The focus of this document is accessing the ACF-SIP through the SIP Bastion host and SIP login nodes. This document assumes you currently possess a valid user account on the ACF, have access to a project on the ACF-SIP, and have familiarity with remote access methods.
Prerequisites for Access
At the time of this writing, ssh (Secure Shell) is used to access the ACF-SIP. To use this protocol, you will need an ssh client. For MacOS and Linux users, an ssh client is built-in to the operating system. For Windows 10 users with the latest updates, ssh is also built-in to the operating system. It can be used from the Command Prompt or PowerShell. For more information on ssh in Windows, please consult Microsoft’s official documentation. For Windows 7 and 8 users, the PuTTY ssh client is the recommended option. Please note that the Secure Enclave Citrix environment will be used to access the ACF-SIP in the future.
In addition to an ssh client, you will need the Duo app on your mobile device. For iOS users, download the app from the Apple App Store. For Android users, download it from the Google Play store. For more information on Duo, please visit their website.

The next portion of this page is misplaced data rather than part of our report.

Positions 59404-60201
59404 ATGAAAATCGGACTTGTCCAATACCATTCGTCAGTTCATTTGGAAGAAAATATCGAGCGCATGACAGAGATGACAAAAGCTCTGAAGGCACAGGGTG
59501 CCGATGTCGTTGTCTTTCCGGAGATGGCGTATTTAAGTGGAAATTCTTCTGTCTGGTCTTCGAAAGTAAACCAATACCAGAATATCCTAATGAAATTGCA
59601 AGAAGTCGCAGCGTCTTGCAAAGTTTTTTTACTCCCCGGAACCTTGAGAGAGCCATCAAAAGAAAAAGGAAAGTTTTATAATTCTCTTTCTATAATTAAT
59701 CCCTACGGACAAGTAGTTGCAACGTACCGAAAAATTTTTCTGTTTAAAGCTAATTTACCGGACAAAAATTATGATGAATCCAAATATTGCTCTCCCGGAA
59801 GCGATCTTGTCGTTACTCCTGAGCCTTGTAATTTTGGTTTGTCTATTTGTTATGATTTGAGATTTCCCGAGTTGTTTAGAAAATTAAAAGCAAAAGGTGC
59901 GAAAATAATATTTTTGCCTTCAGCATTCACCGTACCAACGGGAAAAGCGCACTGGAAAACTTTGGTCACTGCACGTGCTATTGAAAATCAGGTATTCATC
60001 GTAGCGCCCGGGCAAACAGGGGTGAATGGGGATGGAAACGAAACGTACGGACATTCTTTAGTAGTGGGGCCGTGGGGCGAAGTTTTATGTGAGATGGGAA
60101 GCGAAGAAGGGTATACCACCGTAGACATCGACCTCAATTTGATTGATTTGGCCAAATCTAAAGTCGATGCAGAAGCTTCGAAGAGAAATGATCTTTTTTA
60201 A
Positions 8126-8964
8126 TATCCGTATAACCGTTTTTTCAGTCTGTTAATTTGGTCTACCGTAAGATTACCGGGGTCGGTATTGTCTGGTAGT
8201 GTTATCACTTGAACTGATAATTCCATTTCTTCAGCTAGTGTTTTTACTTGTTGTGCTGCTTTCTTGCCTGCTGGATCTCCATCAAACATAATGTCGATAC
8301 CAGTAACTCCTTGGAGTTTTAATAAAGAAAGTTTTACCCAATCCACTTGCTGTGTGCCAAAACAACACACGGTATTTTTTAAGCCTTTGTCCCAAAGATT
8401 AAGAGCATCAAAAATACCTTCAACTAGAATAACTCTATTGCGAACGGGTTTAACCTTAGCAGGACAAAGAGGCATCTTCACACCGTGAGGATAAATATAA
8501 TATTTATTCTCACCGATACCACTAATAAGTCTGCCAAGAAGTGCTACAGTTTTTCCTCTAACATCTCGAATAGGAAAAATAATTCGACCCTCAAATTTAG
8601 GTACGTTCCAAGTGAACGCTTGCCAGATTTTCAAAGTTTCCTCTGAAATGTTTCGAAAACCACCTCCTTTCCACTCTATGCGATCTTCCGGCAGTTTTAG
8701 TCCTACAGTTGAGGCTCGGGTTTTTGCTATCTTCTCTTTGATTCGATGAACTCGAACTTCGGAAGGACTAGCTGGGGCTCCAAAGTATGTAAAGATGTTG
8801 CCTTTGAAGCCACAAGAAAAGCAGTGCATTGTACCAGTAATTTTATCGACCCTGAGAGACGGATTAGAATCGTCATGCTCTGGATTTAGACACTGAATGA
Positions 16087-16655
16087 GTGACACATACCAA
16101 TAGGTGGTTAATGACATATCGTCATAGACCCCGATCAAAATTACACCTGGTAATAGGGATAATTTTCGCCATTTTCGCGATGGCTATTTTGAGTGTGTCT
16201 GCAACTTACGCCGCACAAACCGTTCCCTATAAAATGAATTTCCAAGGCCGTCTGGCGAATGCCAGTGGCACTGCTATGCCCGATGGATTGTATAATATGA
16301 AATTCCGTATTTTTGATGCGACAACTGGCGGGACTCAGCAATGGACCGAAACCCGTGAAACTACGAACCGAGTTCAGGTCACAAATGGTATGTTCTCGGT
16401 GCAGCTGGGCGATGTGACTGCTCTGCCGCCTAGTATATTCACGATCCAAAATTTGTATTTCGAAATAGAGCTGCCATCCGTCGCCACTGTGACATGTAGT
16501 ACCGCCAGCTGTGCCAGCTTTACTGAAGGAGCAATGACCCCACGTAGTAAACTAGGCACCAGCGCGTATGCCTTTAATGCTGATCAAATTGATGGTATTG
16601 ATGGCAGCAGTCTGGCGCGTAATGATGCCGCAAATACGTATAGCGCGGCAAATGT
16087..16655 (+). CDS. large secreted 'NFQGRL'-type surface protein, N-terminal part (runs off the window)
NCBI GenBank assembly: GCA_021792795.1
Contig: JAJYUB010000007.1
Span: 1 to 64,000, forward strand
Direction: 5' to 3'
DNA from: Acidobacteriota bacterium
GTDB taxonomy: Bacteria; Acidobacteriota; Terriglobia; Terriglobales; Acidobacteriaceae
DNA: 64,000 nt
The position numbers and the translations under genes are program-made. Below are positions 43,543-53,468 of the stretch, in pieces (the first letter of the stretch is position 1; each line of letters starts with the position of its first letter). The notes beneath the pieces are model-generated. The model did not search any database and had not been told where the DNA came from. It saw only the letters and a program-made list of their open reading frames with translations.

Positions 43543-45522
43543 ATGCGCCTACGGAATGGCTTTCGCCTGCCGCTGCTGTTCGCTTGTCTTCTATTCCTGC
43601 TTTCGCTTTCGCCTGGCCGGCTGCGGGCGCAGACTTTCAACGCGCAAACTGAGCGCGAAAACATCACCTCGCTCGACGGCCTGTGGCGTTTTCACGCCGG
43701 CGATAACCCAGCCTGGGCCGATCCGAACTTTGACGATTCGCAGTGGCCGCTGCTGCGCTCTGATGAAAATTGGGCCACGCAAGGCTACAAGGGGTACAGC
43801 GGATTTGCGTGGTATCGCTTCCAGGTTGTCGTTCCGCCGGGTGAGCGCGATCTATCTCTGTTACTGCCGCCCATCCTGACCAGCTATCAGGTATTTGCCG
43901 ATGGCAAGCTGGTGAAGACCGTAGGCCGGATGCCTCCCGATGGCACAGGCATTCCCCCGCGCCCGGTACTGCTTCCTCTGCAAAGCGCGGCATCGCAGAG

If you wish to access the ACF-SIP on networks outside of the UTK or UTHSC networks, you must use the appropriate VPN for your institution to access the ACF-SIP. For UTK users, please consult the OIT Knowledge Base for information on setting up and using the VPN. For UTHSC users, please refer to the UTHSC VPN Access page.
Connecting to the ACF-SIP
For security reasons, the ACF-SIP may only be accessed through a Bastion host. This special-purpose node enables secure access from UT networks and VPNs. From the Bastion host you may reach the ACF-SIP login nodes. The process for connecting to the login nodes through the Bastion host differs slightly for MacOS, Linux, and Windows users.
For MacOS and Linux Users
To begin, open a terminal. At the prompt, type